Search Results: "Giacomo Catenazzi"

30 November 2009

Daniel Baumann: EXTLINUX as Alternative Bootloader

In September, the Debian GRUB maintainers took a step further in the long way of deprecating grub in favour of grub2. From my personal point of view, grub2 is not the way to go. Mostly because of these reasons: Back in Juli, when I was listening to the talk of Giacomo Catenazzi at DebConf 9 about bootloaders in Debian (high (618MB), low (110MB)), I was reminded that I really should getting EXTLINUX splittet out of Debians syslinux packaging and made available as an alternative bootloader within Debian. Last week I hacked together an initial working version and uploaded it to experimental. Note that the two comands extlinux-install and update-extlinux do not have all the safety belts yet, the theme-ing mechanisms are not integrated yet (I'll upload a syslinux-themes-debian soon), and that the layout of the generation of the config files in /boot/extlinux may could change (debian-wise, not upstream-wise). For me, it works already well though, I'm using it on my main desktop and notebook. If you want to help finding bugs or submitting wishlist bugs for additional stuff to be added, and recovering from an unbootable system is not a problem for you, you're welcome to try it out:
	# apt-get install -t experimental extlinux syslinux-common
	# sed -i -e 's ^postinst_hook =.*$ postinst_hook = update-extlinux ' \
		-e 's ^postrm_hook =.*$ postrm_hook = update-extlinux ' \
	# mkdir -p /boot/extlinux
	# update-extlinux
	# extlinux-install DEVICE
Update: Rather than having /etc/kernel-img.conf modified by users, bootloader packages should add symlinks to their update scripts to /etc/kernel/postinst.d and /etc/kernel/postrm.d. Uploaded new version to experimental. Thanks maks for mentioning it.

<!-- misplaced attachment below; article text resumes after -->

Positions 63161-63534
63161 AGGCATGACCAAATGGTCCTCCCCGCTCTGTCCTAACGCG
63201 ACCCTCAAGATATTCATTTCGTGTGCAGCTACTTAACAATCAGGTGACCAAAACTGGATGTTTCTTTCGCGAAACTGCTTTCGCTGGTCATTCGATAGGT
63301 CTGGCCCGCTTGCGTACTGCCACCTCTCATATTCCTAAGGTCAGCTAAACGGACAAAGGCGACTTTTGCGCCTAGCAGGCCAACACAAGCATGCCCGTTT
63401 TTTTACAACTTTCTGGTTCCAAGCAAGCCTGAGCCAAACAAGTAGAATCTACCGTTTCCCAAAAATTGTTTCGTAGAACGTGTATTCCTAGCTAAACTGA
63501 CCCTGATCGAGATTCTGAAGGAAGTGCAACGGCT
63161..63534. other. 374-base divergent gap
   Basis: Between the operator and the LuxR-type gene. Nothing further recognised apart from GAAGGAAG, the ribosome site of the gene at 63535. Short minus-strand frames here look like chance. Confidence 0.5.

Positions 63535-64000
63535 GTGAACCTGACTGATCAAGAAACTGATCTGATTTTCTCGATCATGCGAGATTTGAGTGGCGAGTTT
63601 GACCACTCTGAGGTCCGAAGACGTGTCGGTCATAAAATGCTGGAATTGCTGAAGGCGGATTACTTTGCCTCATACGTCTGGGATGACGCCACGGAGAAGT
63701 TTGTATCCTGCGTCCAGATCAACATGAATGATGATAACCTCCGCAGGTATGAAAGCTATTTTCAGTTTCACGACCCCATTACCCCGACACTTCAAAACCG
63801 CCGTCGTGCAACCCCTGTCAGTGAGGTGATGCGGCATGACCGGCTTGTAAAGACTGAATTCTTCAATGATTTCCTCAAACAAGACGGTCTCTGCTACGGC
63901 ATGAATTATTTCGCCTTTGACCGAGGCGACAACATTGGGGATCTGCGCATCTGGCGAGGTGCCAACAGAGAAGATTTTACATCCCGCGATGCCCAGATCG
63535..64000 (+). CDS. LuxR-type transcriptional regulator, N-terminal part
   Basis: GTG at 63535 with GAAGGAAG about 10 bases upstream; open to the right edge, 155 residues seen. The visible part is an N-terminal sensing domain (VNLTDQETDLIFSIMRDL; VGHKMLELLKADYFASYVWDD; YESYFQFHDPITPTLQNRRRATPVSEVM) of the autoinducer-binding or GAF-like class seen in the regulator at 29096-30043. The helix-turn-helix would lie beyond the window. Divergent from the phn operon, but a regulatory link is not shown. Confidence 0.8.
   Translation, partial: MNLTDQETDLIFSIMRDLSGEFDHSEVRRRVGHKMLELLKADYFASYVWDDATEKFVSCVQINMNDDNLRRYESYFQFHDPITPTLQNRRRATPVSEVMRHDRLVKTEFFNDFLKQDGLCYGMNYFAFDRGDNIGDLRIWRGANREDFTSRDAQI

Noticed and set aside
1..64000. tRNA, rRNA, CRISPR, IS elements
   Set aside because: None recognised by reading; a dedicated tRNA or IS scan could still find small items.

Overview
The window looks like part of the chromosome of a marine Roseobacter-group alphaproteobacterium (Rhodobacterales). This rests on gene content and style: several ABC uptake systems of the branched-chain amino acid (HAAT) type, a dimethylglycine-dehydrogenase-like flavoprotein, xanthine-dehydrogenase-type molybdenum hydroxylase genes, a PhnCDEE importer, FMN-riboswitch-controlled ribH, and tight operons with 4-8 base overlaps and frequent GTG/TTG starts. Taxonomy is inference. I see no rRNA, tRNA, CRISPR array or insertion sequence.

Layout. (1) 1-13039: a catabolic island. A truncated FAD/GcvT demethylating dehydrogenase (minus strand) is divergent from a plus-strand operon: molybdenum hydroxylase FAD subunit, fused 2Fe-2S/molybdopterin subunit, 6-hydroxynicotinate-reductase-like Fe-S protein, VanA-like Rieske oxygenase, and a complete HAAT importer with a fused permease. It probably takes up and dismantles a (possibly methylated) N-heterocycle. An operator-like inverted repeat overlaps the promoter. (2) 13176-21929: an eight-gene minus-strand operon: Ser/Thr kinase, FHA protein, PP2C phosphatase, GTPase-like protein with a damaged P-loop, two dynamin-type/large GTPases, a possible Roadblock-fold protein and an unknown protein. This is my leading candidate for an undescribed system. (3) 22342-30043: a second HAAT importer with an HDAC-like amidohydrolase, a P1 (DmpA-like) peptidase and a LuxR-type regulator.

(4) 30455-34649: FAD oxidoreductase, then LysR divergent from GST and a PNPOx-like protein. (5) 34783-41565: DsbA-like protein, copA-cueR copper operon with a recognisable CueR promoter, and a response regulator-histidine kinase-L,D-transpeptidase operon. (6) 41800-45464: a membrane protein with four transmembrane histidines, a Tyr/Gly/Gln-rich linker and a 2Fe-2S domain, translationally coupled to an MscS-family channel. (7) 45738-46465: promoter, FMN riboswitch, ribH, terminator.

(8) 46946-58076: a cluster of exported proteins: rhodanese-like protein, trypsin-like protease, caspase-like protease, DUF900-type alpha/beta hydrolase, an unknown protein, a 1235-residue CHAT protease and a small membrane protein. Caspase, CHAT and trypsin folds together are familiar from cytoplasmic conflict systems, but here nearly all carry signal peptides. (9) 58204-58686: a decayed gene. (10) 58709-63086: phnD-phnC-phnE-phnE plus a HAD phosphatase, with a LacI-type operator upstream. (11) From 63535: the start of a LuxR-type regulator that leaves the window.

18 October 2009

Christian Perrier: 4621 potential "spams" left to review for me

A few of us are working on spam removal from Debian lists archives. The wiki page linked above explains how to report spam on Debian mailing lists. This is in short as easy as bouncing a mail to a specific address, from your favourite MUA. These "reported spams" then need to be reviewed. Once a given message has been identified as "spam" by enough DD's (there are many false positives in the candidates, particularly in non English-speaking mailing lists), it is removed from the archives. Many mails have already been removed and any help is welcomed. Since Frans Pop launched this for debian-boot, back in May, I use 1 or 2 hours every Sunday to this work. After working on debian-boot only, I gradually worked on reported spams in other lists. As of now, I only have 4 lists where I still have work to do: The Chinese and the Spanish ones are tricky because identifying spam there is much less easy (for Chinese, I'm quite conservative and only tag very obvious spam....for Spanish, I read enough of the language to be able to target spam). What about you? Will you be able to help the few of us who work on getting clean archives (noticeably, Sandro Tosi, Giacomo Catenazzi, Cord Beermann, Luk Claes, Frans Pop, Bastian Blank, Luca Falavigna, Michael Koch, Bernd Steinmetz, Thoomas Viehmann, Florian Ernst, Adam D. Barratt, to name thos ewho reviewed more than 1000 mails)? Working on lists in your own language might be a good idea (I'm particularly thinking about lists in German, Spanish, Chinese and French).

9 November 2007

Giacomo Catenazzi: Re: "C and multithreading"

On debian planet. I read the C and multithreading post of Miriam Ruiz, but I don't agree with some conclusions:

First of all, I don't agree with Linus. C standard doesn't allow such optimizations. One of the driving point of C standard (and thus C) is that compiler should do what a programmer write, without much optimization, i.e. C should remain a low level language. It was iterated also for the principles of new C1X standard.

Second point. Volatile is not the right solution. volatile means that a variable should be read every time it is accessed, so the variable should not be but in registers (remember the nearly obsolete register keyword).

The problem of multi threading is not only that variables could changes (but this is a fact also of
single thread programs, when you write a signal handler [which are specified in C standard and which are handled correctly]), but for semaphores there are "barriers", i.e. you should not move read or write across such barriers.